Levine, who was shown in some polls as running neck-and-neck with Graham as the election neared, also maintained that he would be the strongest Democrat to take on the Republican contender in November.
Congratulating Gillum on his primary victory, Levine called the Tallahassee mayor “a fierce fighter who has what it takes to lead our state forward, and he can count on my help every step of the way.”
Throughout more than a year on the campaign trail, Levine consistently pointed to successes racked up during his tenure as mayor of the popular South Florida destination to support his pitch for governor. But naysayers contended many of his claims were unfounded, and his critics, including Greene, accused him of being a bully.
Levine took credit for addressing sea-level rise, by installing pumps and raising roads, as one of his major accomplishments as mayor. Miami Beach spent $500 million to install the pumps, but some scientists later blamed the pumps for dumping fecal matter into the shores off South Beach. The analysis prompted outrage from Levine, who called the report “sloppy science” and disparaged the Miami Herald for its reporting on the issue.
Levine also took credit for raising the minimum wage in Miami Beach — an effort that’s been tied up in court — and for reforming what he called a “broken” police department. He’s also been praised for advancing policies that earned the city perfect scores for LGBTQ inclusiveness.
But the former Miami Beach mayor quickly rallied behind Gillum on Tuesday night.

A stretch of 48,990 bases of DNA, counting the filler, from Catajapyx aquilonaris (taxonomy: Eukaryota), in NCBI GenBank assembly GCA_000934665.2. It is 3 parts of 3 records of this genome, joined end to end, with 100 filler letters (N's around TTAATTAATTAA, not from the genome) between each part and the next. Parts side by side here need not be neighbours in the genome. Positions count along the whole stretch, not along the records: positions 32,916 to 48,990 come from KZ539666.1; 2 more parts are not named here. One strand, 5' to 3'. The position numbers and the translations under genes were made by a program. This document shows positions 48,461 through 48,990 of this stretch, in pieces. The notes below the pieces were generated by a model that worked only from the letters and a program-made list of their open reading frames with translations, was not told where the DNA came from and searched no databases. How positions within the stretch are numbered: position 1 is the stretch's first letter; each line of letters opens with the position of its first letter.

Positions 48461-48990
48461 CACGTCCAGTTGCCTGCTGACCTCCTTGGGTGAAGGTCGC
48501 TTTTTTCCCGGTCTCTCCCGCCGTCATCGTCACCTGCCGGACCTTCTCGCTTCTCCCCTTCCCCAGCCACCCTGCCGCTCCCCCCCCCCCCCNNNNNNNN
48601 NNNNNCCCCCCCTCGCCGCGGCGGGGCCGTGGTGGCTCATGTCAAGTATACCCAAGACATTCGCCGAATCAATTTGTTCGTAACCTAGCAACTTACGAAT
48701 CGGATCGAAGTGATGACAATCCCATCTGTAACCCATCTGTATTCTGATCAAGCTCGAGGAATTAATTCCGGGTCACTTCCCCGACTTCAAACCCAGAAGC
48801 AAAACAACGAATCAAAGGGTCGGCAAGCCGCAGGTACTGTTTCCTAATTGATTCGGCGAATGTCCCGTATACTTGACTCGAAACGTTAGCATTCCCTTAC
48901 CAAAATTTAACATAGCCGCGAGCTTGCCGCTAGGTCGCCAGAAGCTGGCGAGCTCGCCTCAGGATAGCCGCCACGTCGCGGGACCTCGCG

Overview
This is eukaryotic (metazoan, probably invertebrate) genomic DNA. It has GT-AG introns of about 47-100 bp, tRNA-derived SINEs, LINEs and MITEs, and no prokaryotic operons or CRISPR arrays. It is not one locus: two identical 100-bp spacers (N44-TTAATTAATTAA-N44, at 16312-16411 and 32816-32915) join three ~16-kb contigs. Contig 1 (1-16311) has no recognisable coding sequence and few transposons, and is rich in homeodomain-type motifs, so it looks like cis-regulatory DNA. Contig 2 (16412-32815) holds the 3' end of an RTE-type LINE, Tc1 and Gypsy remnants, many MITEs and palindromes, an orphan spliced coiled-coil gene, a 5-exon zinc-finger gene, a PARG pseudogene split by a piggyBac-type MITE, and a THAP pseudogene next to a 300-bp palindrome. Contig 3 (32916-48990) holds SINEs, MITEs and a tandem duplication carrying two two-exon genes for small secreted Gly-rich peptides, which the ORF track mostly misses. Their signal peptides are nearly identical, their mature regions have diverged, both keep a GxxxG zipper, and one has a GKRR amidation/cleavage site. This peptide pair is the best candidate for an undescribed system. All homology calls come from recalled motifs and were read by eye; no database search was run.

“This is a fight for the future of our state and the soul of our nation, and it’s a fight that we are going to win. We’re going to elect Andrew Gillum, the first black governor in the history of the state of Florida, re-elect Senator Bill Nelson, and win seats up and down the ballot — we will rise to the occasion and take back our state! Democrats, let’s get this done,” Levine said in a statement.
In the 2018 midterm elections many have deemed the “year of the woman,” Graham played up her role as a PTA mom who once worked for Leon County schools.
Graham, who was both mocked and revered for her predilection for hugging, delivered one of the most memorable lines of the Democrats’ campaign season during an April debate in Tampa.
“I seem to be the one,” she sighed, after being attacked by two of her opponents. “It’s Gwen and the men.”
At a July debate in Fort Myers, Graham used a bright pink blazer as a prop as she stood beside her four dark-suited rivals.
“You may notice I look a little different than my other friends up here on the stage,” she said, adding that she’s “a mom” and a “PTA president.”
King tried to appeal to progressive Democrats as the candidate with the most “bold” agenda.
King — whose conversation is peppered with “transformational,” “big ideas,” and “bold” — tried but failed to make inroads in an election dominated by candidates with deeper pockets and national backing.
The 39-year-old King, however, took credit for changing the shape of the governor’s race, starting with laying the groundwork for nearly all candidates — with the exception of Republican Adam Putnam — to refuse money from U.S. Sugar, the powerful “special interest” many critics blame for contributing to an outbreak of toxic algal blooms on both coasts.
An earnest and enthusiastic father of three young children, King told the News Service this month he was in the race to win but at the same time acknowledged it’s an “uphill race” for him.
“I’ve got two gazillionaires I’m running against,” he said, referring to Greene and Levine. He called Graham “the daughter of one of the great political icons” who “was one of my idols,” referring to former Gov. and U.S. Sen. Bob Graham.